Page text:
While the Russian-linked hacking group known as The Dukes, Cozy Bear and APT29 in recent years appeared to have gone somewhat quiet, researchers from ESET report that the hackers have been targeting various European embassies and ministries as part of what the security firm dubs "Operation Ghost."
A North Carolina-based healthcare organization has reportedly discovered that malicious code had been contained on its e-commerce site for three years, sending consumers' payment information to unauthorized individuals.
The prices for specific types of cybercriminal tools on darknet sites continue to rise, according to a recent analysis by security firm Flashpoint. Payment card and passport data remain the most sought-after commodities on these forums, research shows.
Scammers are using the notorious Phorpiex botnet as part of an ongoing "sextortion" scheme, according to Check Point researchers. At one point, the botnet was sending out over 30,000 spam emails an hour and the attackers made about $110,000 in five months, researchers say.
Eighteen technology companies have formed the Open Cybersecurity Alliance to foster the development of open source tools to improve interoperability and data sharing between cybersecurity applications. But some observers say getting all players to agree on a common platform will be challenging.
At least 550 fraudulent domains have been aimed at users who accidentally mistype the URL for a political candidate or election-related group, warn researchers at Digital Shadows. While many of these "typosquatting" domains appear to be relatively harmless, some could be more nefarious.
Ransomware is once again the most common illicit profit-making tool in online attackers' arsenal, police warn. Security firm Emsisoft says the most-seen strains in recent months include STOP, Dharma .cezar, Phobos, GlobeImposter 2.0 and Sodinokibi. Less widely seen Ryuk also continues to generate big profits.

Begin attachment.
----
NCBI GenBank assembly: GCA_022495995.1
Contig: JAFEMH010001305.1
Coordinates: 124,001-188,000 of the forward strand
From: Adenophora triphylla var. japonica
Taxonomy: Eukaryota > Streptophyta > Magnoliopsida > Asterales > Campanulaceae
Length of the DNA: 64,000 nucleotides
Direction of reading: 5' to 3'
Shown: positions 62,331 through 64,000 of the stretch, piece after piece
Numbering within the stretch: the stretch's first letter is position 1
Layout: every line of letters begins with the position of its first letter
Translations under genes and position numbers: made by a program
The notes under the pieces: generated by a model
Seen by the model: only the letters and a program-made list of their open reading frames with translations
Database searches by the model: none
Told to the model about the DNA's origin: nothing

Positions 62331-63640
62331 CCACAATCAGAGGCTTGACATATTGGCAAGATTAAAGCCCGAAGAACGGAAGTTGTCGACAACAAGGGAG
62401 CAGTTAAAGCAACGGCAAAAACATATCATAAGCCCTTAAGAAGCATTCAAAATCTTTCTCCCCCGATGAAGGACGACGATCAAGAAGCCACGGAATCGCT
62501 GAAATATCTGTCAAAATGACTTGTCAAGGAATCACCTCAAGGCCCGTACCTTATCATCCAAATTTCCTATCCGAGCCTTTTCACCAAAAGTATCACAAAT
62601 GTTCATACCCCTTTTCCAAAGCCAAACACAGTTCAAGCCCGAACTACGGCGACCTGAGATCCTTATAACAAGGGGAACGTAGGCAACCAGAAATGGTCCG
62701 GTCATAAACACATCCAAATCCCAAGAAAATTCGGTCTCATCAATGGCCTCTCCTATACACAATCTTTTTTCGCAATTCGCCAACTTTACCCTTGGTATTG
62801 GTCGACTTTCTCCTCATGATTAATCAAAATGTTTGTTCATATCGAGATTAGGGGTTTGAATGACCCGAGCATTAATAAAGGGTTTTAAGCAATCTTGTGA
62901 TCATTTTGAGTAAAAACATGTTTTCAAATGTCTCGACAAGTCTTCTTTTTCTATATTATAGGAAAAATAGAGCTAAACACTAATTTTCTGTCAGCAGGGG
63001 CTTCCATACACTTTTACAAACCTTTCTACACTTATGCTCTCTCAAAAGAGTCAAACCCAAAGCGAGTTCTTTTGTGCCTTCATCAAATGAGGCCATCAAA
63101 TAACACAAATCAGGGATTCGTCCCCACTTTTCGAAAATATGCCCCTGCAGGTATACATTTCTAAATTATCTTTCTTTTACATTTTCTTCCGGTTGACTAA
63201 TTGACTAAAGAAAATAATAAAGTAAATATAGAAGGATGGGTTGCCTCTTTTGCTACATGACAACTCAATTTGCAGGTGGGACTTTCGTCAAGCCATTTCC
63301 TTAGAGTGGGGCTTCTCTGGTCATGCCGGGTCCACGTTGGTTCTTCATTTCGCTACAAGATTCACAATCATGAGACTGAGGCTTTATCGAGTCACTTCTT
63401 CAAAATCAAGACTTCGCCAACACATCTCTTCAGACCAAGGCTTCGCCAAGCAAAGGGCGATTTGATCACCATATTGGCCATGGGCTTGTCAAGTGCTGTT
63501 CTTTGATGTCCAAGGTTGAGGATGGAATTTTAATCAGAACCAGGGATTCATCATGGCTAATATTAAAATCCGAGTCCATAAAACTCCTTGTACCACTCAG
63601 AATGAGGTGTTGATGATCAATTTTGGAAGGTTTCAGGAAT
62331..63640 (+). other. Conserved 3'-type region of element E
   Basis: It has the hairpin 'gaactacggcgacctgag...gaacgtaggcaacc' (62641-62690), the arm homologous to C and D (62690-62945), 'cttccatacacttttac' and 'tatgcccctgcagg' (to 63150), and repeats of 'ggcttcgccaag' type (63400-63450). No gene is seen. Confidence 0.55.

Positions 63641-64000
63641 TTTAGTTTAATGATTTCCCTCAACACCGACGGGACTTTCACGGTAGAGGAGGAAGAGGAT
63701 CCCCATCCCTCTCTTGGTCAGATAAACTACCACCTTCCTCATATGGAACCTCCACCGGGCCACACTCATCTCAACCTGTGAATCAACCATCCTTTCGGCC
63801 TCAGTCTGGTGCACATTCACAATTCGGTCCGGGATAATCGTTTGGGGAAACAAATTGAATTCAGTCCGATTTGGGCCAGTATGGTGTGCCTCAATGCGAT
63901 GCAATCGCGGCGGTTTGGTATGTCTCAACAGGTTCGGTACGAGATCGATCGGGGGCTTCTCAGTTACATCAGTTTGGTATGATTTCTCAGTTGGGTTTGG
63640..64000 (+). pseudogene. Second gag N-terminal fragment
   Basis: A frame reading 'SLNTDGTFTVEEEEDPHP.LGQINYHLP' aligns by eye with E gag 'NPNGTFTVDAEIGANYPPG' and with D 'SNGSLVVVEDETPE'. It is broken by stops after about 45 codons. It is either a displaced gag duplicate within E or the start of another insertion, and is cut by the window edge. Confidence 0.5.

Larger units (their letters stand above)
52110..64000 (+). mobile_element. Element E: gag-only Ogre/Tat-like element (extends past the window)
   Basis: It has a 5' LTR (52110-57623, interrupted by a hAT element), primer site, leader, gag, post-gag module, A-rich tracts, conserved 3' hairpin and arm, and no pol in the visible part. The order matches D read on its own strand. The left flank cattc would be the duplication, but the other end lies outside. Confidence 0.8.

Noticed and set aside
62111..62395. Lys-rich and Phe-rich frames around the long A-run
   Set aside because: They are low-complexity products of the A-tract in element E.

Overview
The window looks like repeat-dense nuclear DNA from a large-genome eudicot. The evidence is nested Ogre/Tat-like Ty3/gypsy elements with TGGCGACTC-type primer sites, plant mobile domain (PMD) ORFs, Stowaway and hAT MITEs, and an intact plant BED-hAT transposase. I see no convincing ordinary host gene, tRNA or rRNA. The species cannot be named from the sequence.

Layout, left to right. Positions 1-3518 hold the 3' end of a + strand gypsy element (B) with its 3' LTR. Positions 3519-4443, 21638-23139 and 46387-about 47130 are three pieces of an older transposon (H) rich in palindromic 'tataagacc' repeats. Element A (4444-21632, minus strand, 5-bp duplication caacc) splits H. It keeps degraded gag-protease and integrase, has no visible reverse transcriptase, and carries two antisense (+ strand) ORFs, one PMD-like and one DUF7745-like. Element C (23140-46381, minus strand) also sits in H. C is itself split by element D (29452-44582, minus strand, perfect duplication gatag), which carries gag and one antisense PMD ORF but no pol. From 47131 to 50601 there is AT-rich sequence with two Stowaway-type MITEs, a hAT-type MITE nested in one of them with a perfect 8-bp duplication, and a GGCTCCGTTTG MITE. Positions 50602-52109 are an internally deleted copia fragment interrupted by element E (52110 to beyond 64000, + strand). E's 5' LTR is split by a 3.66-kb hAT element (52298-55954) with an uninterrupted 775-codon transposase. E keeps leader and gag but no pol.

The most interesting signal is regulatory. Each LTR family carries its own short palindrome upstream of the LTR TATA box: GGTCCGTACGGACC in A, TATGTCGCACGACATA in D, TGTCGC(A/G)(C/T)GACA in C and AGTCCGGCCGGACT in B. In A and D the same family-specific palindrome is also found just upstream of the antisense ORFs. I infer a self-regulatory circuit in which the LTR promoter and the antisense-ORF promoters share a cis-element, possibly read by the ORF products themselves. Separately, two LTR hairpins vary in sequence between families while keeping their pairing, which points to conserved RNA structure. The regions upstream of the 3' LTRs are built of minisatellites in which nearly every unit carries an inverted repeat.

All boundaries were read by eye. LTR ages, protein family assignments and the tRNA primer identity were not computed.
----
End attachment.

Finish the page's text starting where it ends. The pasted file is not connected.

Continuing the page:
Attackers are using Docker containers to spread a cryptojacking worm in a campaign dubbed "Graboid," according to researchers at Palo Alto Network's Unit 42 threat research unit. Although the researchers describe the campaign as "relatively inept," they says it has the potential to become much more dangerous.
"Silent Librarian," a hacking group with apparent ties to the Iranian government, is continuing to revamp and refine its phishing techniques as it targets research universities in the U.S. and Europe in an attempt to steal intellectual property, according to the security firm Proofpoint.
Security researchers have found that a hacking group, which may have North Korean ties, recently created a phony company offering a cryptocurrency exchange platform as a step toward planting malware on the macOS devices of employees of cryptocurrency exchanges.
Large or small, enterprises from all sectors are dealing with the same vulnerabilities in open source code. The difference: the scale of the problem. DJ Schleen of Sonatype discusses insights from the latest ISMG roundtable dinner.
Despite a crackdown on some of its members in 2018, the FIN7 gang has returned with new malicious tools, including a revamped dropper and payload, according to analysts at FireEye. The hacking group is known for targeting point-of-sale machines and IT networks at a wide variety of businesses.
Pitney Bowes says it was infected by file-encrypting malware that has affected online accounts and mailing products but that client data doesn't appear to be at risk. The postage meter maker says "all options" are being considered for recovery, meaning that it could pay a ransom.
Law enforcement success inevitably sparks criminals to become more innovative, including shifting from centralized markets - such as Hansa and Wall Street Market - to encrypted and distributed marketplaces, says the University of Surrey's Alan Woodward.